Wednesday, September 17, 2014

Good to have

 photo DSC09580.jpgWHAT UNSCHOOLING PARENTS NEED

patience

enthusiasm

joy

curiosity

ability to follow disjoint ideas and conversations

willingness to come back to a topic

willingness to let a topic drop

SandraDodd.com/beginning
photo by Sandra Dodd

Tuesday, September 16, 2014

So butter the toast!

"If he wants someone to butter his toast for him, buttering the toast is probably the easiest possible thing to do in that instance."
—Sandra Dodd

Quote saved by Christine Macdonald; thanks!
photo by Sandra Dodd

Monday, September 15, 2014

A spiritual gift

"I choose to be positive and to take every opportunity as a gift. So serving others becomes a great spiritual endeavor."
—Manuela Jaramillo
Part of something longer at SandraDodd.com/service
photo (a link) by Sandra Dodd

Sunday, September 14, 2014

Good and right

Deb Lewis wrote:

A principle internally motivates you to do the things that seem good and right. People develop principles by living with people with principles and seeing the real benefits of such a life.

A rule externally compels you, through force, threat or punishment, to do the things someone else has deemed good or right. photo IMG_0545.jpg People follow or break rules.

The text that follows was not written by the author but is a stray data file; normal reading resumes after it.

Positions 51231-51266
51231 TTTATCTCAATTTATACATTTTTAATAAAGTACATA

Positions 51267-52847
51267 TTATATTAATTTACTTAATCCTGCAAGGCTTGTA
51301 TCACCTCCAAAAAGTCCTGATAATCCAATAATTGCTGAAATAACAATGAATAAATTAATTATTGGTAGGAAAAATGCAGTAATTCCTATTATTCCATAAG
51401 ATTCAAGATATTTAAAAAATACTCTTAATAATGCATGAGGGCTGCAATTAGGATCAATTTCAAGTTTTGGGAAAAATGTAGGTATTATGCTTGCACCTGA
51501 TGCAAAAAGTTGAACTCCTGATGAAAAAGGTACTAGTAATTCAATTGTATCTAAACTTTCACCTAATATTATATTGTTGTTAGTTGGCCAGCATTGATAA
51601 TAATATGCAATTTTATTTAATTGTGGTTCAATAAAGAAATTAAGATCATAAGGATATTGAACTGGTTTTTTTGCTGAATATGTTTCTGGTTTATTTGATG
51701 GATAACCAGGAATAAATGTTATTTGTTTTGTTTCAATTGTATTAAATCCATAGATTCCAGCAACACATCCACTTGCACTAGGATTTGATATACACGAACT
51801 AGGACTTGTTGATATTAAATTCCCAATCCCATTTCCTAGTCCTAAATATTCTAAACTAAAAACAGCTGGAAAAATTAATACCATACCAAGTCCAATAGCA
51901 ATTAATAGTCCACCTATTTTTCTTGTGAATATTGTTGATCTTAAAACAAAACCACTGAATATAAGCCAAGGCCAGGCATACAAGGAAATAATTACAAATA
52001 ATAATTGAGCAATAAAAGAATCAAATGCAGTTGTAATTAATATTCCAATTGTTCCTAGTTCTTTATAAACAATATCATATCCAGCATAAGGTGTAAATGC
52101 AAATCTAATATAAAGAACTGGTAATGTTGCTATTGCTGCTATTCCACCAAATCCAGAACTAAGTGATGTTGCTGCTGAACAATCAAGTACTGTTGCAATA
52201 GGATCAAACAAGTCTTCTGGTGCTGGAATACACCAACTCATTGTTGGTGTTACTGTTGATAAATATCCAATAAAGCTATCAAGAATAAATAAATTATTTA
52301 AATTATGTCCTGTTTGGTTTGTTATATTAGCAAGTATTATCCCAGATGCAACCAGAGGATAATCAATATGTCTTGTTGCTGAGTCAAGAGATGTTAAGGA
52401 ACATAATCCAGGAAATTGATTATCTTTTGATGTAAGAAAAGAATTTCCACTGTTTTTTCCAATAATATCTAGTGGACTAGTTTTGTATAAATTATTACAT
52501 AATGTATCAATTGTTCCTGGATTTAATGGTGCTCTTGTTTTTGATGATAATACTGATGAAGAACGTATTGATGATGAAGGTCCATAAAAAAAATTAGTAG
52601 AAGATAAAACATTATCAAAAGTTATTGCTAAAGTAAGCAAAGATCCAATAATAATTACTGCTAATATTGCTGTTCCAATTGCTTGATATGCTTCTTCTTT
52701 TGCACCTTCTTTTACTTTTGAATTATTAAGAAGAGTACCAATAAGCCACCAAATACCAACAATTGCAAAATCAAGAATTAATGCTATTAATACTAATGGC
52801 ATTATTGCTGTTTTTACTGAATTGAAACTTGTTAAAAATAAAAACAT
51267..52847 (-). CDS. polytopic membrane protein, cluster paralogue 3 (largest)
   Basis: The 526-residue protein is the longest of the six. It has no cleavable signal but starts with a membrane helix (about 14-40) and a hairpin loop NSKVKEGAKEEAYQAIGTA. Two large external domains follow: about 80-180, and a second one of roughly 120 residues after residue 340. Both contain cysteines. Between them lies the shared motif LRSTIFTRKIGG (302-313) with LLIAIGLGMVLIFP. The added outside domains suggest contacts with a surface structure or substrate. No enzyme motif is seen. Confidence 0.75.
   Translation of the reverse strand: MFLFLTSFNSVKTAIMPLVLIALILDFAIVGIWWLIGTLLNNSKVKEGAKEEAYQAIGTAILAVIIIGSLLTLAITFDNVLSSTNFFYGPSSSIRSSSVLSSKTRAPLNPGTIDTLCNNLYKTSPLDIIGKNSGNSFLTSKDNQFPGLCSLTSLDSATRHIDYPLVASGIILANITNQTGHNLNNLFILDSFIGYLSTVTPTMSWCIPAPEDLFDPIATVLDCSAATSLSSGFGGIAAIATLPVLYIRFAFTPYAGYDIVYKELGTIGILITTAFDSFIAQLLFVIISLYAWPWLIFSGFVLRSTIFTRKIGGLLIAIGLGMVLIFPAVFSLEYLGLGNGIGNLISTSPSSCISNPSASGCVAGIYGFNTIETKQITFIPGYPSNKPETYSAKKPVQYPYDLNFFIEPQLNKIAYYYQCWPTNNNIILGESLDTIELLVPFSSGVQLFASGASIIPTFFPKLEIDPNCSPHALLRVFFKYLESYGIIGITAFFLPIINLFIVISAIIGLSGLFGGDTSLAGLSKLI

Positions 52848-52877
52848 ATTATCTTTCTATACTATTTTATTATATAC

Which is the hope most parents have for their kids? Do they hope their kids will comply with and follow rules, or do they hope their kids will live their lives making choices that are good and right?

—Deb Lewis


SandraDodd.com/rules
photo by Rippy Dusseldorp

Saturday, September 13, 2014

Sort through as you go

 photo DSC02477.jpgEveryone can, should, sort through the bad examples and good examples around them and move choice by choice toward whatever their own images of "better" might be.
SandraDodd.com/choices
photo by Sandra Dodd

Friday, September 12, 2014

Close up

What's near seems Big!

Stay close to your children so they will be big in your life.
SandraDodd.com/priorities
photo by Lisa Jonick

Thursday, September 11, 2014

Bright and confident

I couldn't have predicted how easy it would be for them to learn to read starting with huge vocabularies, and without pressure and tests and measures. When they could read, they knew it because they started reading.  photo DSC02183.jpgThe symbols turned to language. When I started reading my vocabulary was very small, and the books we were reading didn't help that. I couldn't read anything outside of that first grade "reader," but the teacher told me I was reading.

Most people have never known a later reader who was bright and confident. I hadn't before I met unschoolers. Three fifths of my family now consists of people whose late reading was not detrimental, and I have made the acquaintance of many others like them.

SandraDodd.com/persephonics
photo by Sandra Dodd
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